This expectation that cyclist must use bike paths is relatively new, I’m not sure where it comes from but seems to be the same mentality that exists in the first place, bikes don’t belong on the road.

    The thing about bike paths is that they are something tangible, something cyclists can fight for, and something municipalities can provide. “See, we treat cyclists okay, we have this great network of bike paths”. But look at Milton and University. It doesn’t work, bikes end up going through red lights. Bike paths get vague around PdA, I gather, and there re other ill placed paths, existing more to make the network look larger than to make things safe.

    But most of all, bike paths were a false end. They were an easy reaction for two ten year olds in 1970 who knew they shouldn’t ride on the sidewalk, but thy never addressed the drivers nit wanting them on the roads or the careless driving of drivers. Bike paths were easy to take up since 1970, so thy got all the attention.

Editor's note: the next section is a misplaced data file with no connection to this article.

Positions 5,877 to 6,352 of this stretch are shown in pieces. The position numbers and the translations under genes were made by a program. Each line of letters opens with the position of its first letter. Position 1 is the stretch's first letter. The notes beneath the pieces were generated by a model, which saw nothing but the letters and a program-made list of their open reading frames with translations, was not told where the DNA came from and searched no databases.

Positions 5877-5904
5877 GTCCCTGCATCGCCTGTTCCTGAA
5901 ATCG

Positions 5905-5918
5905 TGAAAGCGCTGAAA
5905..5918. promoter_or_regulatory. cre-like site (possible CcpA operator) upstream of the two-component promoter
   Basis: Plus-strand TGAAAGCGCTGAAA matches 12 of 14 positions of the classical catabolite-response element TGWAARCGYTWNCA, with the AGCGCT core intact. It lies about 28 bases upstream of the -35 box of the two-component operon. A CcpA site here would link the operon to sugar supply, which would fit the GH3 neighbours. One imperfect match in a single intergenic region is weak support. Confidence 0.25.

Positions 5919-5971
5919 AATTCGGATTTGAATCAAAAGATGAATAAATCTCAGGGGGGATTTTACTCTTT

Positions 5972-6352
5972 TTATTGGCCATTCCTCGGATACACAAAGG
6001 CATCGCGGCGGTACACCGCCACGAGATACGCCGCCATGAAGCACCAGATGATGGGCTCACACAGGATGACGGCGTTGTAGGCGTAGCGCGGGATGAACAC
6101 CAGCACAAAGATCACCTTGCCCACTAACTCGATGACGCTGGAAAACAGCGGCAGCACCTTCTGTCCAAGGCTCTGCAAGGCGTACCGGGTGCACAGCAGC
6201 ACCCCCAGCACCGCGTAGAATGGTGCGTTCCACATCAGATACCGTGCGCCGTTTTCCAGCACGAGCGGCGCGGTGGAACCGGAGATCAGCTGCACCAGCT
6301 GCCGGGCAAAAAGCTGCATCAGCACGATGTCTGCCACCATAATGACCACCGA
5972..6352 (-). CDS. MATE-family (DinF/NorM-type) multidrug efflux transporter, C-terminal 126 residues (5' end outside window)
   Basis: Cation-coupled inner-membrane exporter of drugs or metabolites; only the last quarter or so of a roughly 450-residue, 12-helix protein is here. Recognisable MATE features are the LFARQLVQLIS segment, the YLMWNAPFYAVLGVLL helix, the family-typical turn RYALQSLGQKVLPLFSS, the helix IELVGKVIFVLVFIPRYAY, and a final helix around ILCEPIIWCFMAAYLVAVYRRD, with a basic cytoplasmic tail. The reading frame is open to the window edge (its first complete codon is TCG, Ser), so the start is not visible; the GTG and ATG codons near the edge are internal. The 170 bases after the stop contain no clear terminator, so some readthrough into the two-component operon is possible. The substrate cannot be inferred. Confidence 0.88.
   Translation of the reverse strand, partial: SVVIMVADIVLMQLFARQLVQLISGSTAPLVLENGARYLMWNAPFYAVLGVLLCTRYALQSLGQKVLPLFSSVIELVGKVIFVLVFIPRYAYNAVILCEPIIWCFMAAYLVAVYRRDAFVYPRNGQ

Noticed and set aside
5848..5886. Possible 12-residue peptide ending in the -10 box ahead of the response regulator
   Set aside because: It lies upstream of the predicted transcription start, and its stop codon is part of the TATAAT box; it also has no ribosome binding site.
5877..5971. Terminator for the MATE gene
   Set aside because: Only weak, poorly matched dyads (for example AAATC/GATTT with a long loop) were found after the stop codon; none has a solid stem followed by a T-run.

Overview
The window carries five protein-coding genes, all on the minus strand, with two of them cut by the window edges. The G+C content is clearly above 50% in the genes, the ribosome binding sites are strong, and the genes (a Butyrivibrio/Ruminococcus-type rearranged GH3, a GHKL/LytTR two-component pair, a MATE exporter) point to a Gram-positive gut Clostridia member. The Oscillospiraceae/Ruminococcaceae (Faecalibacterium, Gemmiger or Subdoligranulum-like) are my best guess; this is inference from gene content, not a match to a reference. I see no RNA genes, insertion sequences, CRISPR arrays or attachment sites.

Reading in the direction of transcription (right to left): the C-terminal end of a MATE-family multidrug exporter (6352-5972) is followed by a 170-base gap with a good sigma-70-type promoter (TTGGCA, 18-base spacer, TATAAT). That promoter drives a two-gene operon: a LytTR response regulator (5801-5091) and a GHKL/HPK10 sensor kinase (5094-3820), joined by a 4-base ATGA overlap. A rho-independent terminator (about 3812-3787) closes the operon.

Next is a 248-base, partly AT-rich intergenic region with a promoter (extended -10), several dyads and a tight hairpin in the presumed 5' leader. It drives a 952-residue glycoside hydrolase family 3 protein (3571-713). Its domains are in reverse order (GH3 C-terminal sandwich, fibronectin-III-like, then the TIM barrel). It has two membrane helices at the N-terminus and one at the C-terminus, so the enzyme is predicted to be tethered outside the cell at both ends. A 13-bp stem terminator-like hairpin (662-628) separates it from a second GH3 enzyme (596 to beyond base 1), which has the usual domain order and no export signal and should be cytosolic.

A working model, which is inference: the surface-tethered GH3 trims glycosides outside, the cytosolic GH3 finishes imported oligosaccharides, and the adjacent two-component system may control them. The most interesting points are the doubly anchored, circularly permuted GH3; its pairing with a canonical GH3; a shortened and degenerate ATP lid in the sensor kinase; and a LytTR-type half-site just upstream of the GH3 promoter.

We’re stuck with more and more bike paths because they don’t fix the real problem, which is still there away from the bike paths. Cicely Yalden was killed in early June 1990 at the corner of Rachel and Clark, the stories vary but either something was parked too close to the intersection so she or the car never saw each other until too late, or a vehicle was blocking the bike path, forcing her off it. Exactly six weeks before, I saw a delivery truck parked in the bike path at that corner, and sticking out into Clark, two offenses. I spoke up, the driver shrugged it off.

    Intersections will always be the unsafest place, and bike paths never fix that.

    The things that need fixing are way harder to fix, but everyone benefits.

    Michael

    Reply
  5. Dimi Koutsoufis

    I’ve been cycling in Mtl for most of my life. For the most part, I find motorists here tolerant and respectful. In the past 5 years, I have observed a frustration from bus drivers (way more bicycles) who have to constantly be aware of cyclists. It really is an obstacle course for both of them. The drivers don’t want to hurt anybody, and the cyclists have to maneuver around motorists who don’t see them (and getting doored). It’s all about common sense. I’m inclined to give more consideration to buses (with 50 passengers), than someone on a bicycle who’s taking more space than necessary. It would seem to me that this cyclist was nit-picking and looking for an excuse to make trouble.

    Reply
    1. Fagstein Post author

      Bus driver 100%. I fail to see what exactly he did wrong.